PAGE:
White People Perpetuate Racism

654 Words 3 Pages
I agree with the statement that both black and white people perpetuate racism. Even though the black community is usually the target of racism, they can still perpetuate it. Keep in mind, perpetuating and supporting something are two completely different things. We may be continuing the spread and naturalization of racism without realizing it, and definitely without agreeing with its message. Something as simple as staying quiet or just giving into what is expected can help the subconscious spread of racism. There are many ways to perpetuate the harmful effect of racism, even as a victim of it. For example, if someone makes a racist remark and no one corrects it, the speaker would have no idea it was racist and would continue on with that …show more content…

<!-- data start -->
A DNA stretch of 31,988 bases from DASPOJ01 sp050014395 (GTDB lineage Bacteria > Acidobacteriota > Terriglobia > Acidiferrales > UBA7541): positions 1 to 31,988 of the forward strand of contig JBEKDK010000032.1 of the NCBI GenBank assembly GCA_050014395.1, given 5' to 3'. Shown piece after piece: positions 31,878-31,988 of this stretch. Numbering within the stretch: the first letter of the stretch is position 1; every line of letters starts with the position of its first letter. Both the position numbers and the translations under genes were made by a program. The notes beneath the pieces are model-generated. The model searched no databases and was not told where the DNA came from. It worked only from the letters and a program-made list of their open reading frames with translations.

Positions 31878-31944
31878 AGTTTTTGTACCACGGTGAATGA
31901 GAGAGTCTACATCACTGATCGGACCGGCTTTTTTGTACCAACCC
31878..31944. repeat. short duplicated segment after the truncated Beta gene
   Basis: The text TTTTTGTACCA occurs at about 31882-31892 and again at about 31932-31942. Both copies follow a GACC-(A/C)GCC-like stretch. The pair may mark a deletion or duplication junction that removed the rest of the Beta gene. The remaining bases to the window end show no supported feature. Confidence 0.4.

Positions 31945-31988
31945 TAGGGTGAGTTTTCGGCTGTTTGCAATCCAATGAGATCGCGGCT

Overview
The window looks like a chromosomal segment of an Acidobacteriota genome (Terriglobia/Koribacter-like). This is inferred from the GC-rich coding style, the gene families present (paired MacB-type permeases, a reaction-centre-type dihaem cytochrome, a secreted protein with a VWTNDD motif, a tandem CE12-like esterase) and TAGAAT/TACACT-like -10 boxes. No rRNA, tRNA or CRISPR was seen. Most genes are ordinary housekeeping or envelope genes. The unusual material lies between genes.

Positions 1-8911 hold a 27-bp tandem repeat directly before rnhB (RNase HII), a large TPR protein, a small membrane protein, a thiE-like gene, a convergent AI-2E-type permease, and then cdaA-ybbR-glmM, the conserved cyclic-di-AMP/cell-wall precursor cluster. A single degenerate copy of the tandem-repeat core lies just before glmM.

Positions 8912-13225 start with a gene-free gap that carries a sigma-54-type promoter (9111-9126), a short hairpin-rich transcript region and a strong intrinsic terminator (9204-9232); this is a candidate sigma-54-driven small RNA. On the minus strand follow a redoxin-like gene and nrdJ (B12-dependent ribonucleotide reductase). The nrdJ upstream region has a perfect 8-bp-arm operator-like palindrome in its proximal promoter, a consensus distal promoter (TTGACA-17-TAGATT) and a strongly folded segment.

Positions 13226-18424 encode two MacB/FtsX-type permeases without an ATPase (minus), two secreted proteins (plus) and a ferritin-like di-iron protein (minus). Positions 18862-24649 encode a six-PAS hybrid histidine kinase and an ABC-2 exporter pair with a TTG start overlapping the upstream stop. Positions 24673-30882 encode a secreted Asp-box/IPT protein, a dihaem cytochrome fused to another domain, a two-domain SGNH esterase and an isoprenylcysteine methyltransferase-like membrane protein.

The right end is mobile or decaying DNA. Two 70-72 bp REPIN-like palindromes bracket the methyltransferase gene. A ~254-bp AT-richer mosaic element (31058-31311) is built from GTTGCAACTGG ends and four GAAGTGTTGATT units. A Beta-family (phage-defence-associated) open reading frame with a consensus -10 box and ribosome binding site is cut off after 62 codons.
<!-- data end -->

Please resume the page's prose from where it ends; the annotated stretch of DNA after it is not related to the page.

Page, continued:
He is constantly being told “ ‘Your way of doing things is all right among our people, but not for white people. They won't stand for it” (Wright 184). Richard is constantly surrounded by people telling him that he should treat whites differently simply because of their race, continuing on the segregation of racism. Unfortunately for Richard, he must obey these rules out of a necessity to survive, an issues derived from racism, not because he has a disgust towards the other race. However, he does start to harbor feelings of hatred and distrust towards the white community after he has to follow these restrictions. Yet, they start to fade when he realizes that nothing he does will truly make a difference if he is the only one fighting, “...I could feel no hate for the men who had driven me from the job. They did not seem to be individual men, but part of a huge, implacable, elemental design toward which hate was futile” (Wright 194). Internally, Richard is trying his best to oppose racism, yet it doesn't translate on the outside and almost helps him perpetuate it. No matter where he turns, there is always someone there to prevent him from doing anything, forcing him to stay in line. Unlike Richard, some of his colleagues take racism in a completely different manner. His friend Shorty succumbed to the harmful stereotype he was labeled with in order to earn his lunch: “You can kick me for a quarter,” he sang, looking impishly at the white man out of the corners of his eyes” (Wright 228). Even if members of the black community opposed racism privately, like Richard, nothing but the perpetuation of racism would happen if they didn't stand up, especially if the very idea of it could be

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